With this particular patch, it came down to understanding basic x86 assembly language, how Portable Executable format works (it's a container for Windows executable files and DLLs) and a couple of details from documentation on MSDN. So I thought, since I knew Max Payne did something in one of the DLLs' DllMain function, which is not supposed to be used for anything or just for really simple initialization, what if I could delay its execution by the time it would be safe to execute its functionality. So I put a variable in its DllMain where I store if the function was already called. If not, it means Windows called it as part of the game request to load its rendering library. When this happens, I bail out, since I know nothing complex (in this case, calls to Direct3D initialization routines) is supposed to be executed until the game's request to load said library is completed (otherwise you can get a deadlock), at which point, its initialization routine in DllMain can be executed without bad consequences. So by this point, I call it again on my own and this time, the check whether the routine was already called once passes and initialization completes instead of not doing anything like the first time. And no bizarre workarounds required.
This is really very special kind of problem and the only reason it came to it is the fact that developers chose to ignore documentation here: -us/librar ... s.85).aspx When you choose to ignore the guidelines, unexpected things can happen and since it works on one computer but not other, some people put the blame on the operating system or graphics drivers. Soulbringer had the same problem before I patched it and I've read that someone discovered the "fix" which includes putting older version of one of graphics driver DLLs in its game folder. Then another person tries it and wonders why the game randomly crashes with strange error. And for the third person, the game doesn't work at all.
Oddly enough, Max Payne 2 has stopped starting now with a message saying that Mp2 needs a Microsoft DirectX 9.0 compatible display adaptor.I have the game on two machines with identical installations - patched to v1.01, widescreen fix and then this startup fix from the OP. No other changes have been made in the intervening months, apart from Windows updates, which I'm beginning to suspect to be the cause.I even did an uninstall/reinstall of the game on one machine, but still receive the same DirectX message.I'll try another clean game install and see what happens.
I'll have to update my sig:Main rig Ryzen 2600X RX580Secondary FX8350 GTX960Both are running Windows 10 ver 1903 build 18362.476What's odd is that I haven't played the game on either rig for a few months.I did notice that when I go to uninstall the game (for a clean reinstall) the game version is showing 1.0.98, even though I extracted the 1.01 patch to the game directory since the patch is not self-running.Correction: I found the executable patch 1.01.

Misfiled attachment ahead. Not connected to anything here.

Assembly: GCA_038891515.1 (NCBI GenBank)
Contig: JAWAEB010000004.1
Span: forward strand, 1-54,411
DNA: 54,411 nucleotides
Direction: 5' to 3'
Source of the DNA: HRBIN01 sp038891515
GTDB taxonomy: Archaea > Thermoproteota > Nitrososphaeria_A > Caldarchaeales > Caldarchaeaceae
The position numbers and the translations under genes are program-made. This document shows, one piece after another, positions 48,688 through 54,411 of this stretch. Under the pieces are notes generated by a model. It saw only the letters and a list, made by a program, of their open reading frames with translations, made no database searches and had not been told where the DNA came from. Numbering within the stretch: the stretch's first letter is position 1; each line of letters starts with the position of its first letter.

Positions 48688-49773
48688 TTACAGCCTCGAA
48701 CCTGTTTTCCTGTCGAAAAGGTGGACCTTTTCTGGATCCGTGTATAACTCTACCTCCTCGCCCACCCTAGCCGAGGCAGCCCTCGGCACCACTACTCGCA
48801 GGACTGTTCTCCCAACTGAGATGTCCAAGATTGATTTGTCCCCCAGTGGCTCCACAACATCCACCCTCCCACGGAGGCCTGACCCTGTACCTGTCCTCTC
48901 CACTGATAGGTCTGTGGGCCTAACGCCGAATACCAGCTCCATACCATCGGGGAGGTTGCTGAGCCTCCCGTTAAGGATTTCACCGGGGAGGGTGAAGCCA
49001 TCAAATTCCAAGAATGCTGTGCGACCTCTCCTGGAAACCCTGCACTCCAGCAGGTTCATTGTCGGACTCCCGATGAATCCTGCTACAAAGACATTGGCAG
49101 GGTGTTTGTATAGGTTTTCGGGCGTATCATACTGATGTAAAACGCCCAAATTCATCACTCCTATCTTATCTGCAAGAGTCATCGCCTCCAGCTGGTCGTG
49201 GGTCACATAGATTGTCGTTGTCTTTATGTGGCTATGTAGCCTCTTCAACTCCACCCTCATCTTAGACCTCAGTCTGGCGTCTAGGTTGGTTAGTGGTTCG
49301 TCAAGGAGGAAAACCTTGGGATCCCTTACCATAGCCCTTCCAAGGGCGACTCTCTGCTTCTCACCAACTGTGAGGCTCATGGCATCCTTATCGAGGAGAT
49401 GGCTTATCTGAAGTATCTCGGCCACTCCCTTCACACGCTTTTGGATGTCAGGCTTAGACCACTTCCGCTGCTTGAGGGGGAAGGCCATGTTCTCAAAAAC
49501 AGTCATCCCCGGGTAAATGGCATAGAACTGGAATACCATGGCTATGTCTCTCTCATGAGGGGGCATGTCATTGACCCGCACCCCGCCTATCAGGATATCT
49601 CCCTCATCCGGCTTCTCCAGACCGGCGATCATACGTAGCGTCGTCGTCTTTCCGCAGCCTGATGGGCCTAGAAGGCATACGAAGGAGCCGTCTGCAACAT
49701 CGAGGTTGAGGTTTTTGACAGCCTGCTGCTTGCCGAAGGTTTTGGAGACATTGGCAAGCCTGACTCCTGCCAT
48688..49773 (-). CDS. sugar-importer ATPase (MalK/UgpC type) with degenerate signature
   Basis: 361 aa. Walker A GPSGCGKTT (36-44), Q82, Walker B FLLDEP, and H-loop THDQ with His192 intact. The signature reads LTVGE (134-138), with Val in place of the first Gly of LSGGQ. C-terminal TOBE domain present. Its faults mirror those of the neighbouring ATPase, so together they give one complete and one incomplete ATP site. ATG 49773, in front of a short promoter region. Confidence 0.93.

Hi there and sorry for the late reply. Yes, my GPU drivers are up to date as of today's writing.In fact, I reinstalled the game, patched it to 1.01 then added this hang patch, but I still get the same DX9 compatible display adaptor message.This is most unusual.
EditSteam has both games on sale at the moment, so I grabbed them for less than $1, applied the startup hang patch to both games and MP 1 worked fine but I had to set MP2 compatibility to Win98 and now it runs.
This mod will evolve your Max Payne 2 experience to a whole new level, one step closer to its successor Max Payne 3. With new models, weapons, animations, graphic effects, sounds, particles, and so on this mod will improve your good old Max Payne 2 to make it shine again in the next generation gaming.
PS3 models without Emotion Engine unit use "SPE-compatible SIMD graphics-rounding mode for VMX/Altivec Instructions" for FPU, and VU0 emulated floats calculations. This is set on emulator init by HV call 97 with param 1. VU1 actually run at SPE core so no compatibility mode need (or can) to be set. SPE compatible mode for PPE mean that rounding mode is set as round to zero, denormals are treated as zero, and there are no infinities or NaNs. So literally what PS2 VU was originally. Although SPE, and PPE SPE compatibility mode can still be inaccurate comparing to PS2. Good example here are TriAce games, or Castlevania COD where SPE calculation is wrong by 1 bit making games unplayable without patch. This is due to some PS2 math algo specific inaccuracies in FPU/VU implementation that are not present on any other hardware.
Some of the PS2 emulator types (such ps2_gxemu.self, ps2netemu.self) are able to load config commands that are applyed "by game ID". The concept of "game patches" is not technically correct because some of the commands does patching functions but others does other things (not patching), and other commands works as switches or sets a value that are enviromental settings for the emulator (not for the game) but because are applyed "by game" should be considered enviromental settings for that specific game, so for simplification purposes you can think in all this data as "game configs" 2b1af7f3a8